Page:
Claim: I Love Lucy co-star Vivian Vance was contractually obligated to remain at least
Origins: In popular culture’s pantheon of famous duos, sidekicks are usually drawn so as not to detract from the distinctive qualities of the main
characters they support. John Watson was a physician and an able chronicler of Sherlock Holmes’ cases, but he was positively dim-witted compared to the nimble-minded master detective. Kato may have been a skillful man in a fight or behind the wheel of the Black Beauty, but when he wasn’t fighting crime with the Green Hornet, he was still a subordinate valet and chauffeur to newspaper publisher Britt Reid. Chester was a loyal and well-meaning deputy, but he was never as capable, resourceful, and daring as Marshal Matt Dillon.
The character of Lucy Ricardo played by comedienne Lucille Ball in the pioneering
Professionalism doesn’t always trump vanity, though, and Lucille Ball was reportedly unwilling to share the screen with a
two years before Lucille Ball), had her naturally blonde hair darkened and set in a variety of hairstyles to give her an “older, bedraggled look,” and was garbed in plain, unflattering cotton housedresses. All these details could easily be effected by the wardrobe and
As we noted on a similar page about silent film star Buster Keaton, rumored unusual obligations in entertainment contracts were generally the concoction of studio publicity departments, not their legal departments. After all, how were such obligations to be enforced? Would the producers of a top-rated program really risk the show’s popularity by dismissing one of their lead actors over a picayune contract item? Some producers have been willing to make such bold moves, but almost always over major contractual disputes (such as excessive salary demands, as actress Suzanne Somers found out when she was bounced from the hit series Three’s Company in 1981 after demanding $150,000 per episode and a share of the profits) or disruptive behavior that made
Stories have circulated for years that Vivian’s contract required her to gain significant amounts of weight for the role of Ethel Mertz. It is true that Vivian put pounds on but this had occurred naturally over the years. She dieted constantly, hoping to loose [sic] the extra weight. Her size does fluctuate noticeably over the course of I Love Lucy and Ball may have asked Vivian to stay hefty when her weight increased. But it is unlikely that Lucy demanded Vivian remain plump.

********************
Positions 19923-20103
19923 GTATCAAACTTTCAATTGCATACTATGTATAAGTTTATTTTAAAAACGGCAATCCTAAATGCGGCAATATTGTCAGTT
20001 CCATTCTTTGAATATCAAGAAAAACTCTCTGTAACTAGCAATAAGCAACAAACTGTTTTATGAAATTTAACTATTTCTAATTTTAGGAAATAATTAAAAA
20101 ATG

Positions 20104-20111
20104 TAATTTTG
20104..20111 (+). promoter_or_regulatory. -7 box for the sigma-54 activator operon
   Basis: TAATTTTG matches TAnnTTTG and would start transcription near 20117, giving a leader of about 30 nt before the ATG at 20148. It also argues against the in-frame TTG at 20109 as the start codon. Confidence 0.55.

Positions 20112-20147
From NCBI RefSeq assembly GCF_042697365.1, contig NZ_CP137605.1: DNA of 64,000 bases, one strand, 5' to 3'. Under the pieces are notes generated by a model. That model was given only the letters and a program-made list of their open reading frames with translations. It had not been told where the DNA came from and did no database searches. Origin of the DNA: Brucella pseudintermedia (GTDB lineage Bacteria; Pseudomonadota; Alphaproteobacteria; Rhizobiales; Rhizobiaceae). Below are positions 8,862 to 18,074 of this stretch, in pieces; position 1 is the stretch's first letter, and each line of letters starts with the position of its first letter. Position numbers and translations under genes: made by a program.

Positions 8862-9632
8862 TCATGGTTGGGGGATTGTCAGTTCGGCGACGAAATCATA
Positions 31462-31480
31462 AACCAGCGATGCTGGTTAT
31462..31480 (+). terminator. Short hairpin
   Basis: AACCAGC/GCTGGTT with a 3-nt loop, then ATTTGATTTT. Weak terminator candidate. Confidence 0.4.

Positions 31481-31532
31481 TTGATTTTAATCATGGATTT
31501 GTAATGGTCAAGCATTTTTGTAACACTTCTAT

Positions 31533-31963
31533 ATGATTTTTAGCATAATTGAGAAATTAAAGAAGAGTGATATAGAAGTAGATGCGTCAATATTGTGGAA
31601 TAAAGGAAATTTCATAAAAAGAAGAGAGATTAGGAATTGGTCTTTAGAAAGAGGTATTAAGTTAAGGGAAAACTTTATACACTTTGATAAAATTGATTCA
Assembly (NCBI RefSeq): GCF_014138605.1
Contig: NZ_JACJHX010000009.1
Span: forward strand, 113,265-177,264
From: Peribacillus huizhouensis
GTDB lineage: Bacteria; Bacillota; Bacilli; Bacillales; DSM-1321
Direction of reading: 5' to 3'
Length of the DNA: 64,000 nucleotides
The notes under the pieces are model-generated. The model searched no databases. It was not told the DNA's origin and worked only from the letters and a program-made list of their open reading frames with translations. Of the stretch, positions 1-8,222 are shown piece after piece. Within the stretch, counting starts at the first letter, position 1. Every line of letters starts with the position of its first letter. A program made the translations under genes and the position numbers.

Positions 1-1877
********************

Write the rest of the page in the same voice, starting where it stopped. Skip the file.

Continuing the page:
Plenty of material there from which to concoct a tale about an unusual contract requirement, but in this case the rumor may also have been spurred by a jest gone awry:
What fuels the rumors of Ball’s supposed demands on Vivian stems from a fictitious contract written by Ball and given to Vivian at a party. In the bogus contract, Ball outlines certain requirements — that Vivian gain five pounds a week, that she not wear eyelashes, that she not dye her hair within five shades of Ball’s, and that Vivian never get more laughs than Lucy. These exaggerated conditions do bear some resemblance to the truth but by bringing these demands out in the open in the guise of a joke, Ball probably thought that everyone would have a hearty laugh and it would all be forgotten. However, the joke backfired. This mock contract took on a life of its own and through the years has become more fact than fiction.
As announcer Doug Llewelyn used to say at the conclusion of The People’s Court, “Next time, get it in writing” — but only if you really mean it.
Last updated: 8 August 2007
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